A Paradoxical Map
Considered from the extremes, the structural deficiency of media forms can be compensated for in two ways: if mediation becomes superfluous due to a direct presence of the immediate, or if there is no apparent difference between the mediating element and the mediated. In the Middle Ages, as we have seen, both these possibilities feature. In certain circumstances the divine is thought of as being immediately present. At the same time, mediations are so heavily invested with immediacy that the mediated and the immediate seem (momentarily) to become indistinguishable. If our impression is correct, the paradox inherent in such practices was initially thematized more as a rhetorical or theological paradox than as a medial one. In medieval faculties of arts, paradoxical sentences were used for training in dialectics. The Scholastics developed a real ars disserendi. Mysticism, following in the wake of negative theology, revolved around the possibility of saying the unsayable.
It was not until the (early) modern period, when scholars studied paradoxes in order to clarify their own systems of knowledge, that they began to focus on the impossible possibility of representing the world. The following brief text refers to this:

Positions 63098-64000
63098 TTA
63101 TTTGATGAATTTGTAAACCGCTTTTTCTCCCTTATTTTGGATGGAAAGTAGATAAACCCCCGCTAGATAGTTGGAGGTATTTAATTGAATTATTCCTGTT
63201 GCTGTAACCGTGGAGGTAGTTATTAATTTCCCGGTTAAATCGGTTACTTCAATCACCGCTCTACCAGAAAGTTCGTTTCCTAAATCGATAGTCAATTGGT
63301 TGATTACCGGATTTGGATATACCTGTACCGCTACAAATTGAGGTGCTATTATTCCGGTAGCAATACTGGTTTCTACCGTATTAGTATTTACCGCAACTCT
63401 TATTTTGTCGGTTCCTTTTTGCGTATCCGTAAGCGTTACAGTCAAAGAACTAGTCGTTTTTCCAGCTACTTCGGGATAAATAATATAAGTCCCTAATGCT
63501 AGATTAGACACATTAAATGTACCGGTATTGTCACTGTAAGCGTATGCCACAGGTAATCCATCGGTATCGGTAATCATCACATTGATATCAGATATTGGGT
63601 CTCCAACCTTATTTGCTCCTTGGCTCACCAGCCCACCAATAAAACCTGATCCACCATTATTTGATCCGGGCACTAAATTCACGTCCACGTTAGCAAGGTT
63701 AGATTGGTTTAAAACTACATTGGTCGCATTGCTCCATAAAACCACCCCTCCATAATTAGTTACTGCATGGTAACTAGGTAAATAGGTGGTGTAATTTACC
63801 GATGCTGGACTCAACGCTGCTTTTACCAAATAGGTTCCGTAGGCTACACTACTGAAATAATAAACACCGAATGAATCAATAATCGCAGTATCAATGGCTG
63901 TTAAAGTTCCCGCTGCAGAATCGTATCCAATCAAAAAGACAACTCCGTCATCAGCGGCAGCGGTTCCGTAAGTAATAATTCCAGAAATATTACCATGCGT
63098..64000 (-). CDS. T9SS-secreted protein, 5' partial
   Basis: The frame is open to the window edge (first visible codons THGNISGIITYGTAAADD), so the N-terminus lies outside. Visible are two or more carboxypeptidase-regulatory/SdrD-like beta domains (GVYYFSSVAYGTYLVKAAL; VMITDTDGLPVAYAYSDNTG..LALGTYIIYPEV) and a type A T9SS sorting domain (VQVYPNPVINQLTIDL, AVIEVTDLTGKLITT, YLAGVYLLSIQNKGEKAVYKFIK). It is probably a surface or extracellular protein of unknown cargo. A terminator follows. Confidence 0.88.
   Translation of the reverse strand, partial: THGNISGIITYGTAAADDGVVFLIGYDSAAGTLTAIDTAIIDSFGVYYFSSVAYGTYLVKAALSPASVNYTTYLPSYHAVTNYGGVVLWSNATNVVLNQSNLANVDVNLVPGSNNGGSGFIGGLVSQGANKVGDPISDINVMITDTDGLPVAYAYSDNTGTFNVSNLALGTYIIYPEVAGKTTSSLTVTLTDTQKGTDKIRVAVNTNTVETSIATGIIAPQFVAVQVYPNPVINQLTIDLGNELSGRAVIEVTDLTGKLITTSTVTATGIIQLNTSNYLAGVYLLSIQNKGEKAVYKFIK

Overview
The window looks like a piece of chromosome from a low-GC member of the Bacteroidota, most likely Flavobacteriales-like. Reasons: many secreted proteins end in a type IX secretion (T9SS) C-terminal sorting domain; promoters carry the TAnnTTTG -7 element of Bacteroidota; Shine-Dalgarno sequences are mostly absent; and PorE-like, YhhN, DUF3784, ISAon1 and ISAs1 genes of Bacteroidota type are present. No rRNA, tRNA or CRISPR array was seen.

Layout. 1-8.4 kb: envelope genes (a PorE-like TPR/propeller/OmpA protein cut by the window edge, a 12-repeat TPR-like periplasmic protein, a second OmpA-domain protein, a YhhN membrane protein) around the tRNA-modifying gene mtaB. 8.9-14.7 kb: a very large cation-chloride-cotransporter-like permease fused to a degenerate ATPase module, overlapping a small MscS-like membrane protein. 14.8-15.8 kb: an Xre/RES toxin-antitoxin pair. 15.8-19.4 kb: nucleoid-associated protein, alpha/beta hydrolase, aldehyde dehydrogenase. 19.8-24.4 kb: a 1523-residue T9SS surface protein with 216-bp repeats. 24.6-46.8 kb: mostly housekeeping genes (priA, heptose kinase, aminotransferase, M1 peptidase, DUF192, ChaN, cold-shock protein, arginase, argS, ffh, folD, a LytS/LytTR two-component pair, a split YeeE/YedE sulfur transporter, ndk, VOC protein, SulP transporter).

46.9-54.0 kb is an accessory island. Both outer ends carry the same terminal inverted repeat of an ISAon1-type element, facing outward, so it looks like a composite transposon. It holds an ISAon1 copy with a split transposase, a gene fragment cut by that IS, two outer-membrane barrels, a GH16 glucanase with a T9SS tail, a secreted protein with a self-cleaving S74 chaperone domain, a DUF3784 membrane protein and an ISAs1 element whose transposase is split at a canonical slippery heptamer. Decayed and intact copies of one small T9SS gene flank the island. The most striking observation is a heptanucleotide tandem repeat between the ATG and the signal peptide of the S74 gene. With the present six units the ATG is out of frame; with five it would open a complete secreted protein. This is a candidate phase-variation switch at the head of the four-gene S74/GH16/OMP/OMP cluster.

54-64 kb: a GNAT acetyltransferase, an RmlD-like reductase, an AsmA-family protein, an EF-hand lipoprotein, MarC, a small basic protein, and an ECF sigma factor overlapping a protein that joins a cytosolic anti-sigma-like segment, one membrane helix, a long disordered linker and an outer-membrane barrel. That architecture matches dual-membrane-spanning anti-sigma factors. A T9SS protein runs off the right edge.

In that Empire, the Art of Cartography attained such Perfection that the map of a single Province occupied the entirety of a City, and the map of the Empire, the entirety of a Province. In time, those Unconscionable Maps no longer satisfied, and the Cartographers Guilds struck a Map of the Empire whose size was that of the Empire, and which coincided point for point with it. The following Generations, who were not so fond of the Study of Cartography as their Forebears had been, saw that that vast Map was Useless, and not without some Pitilessness was it, that they delivered it up to the Inclemencies of Sun and Winters. In the Deserts of the West, still today, there are Tattered Ruins of that Map, inhabited by Animals and Beggars; in all the Land there is no other Relic of the Disciplines of Geography.
This short text first appeared in 1946 in the Anales de Buenos Aires (no. 3:53), in a section entitled “Museo,” purportedly the work of a certain B. Lynch Davis.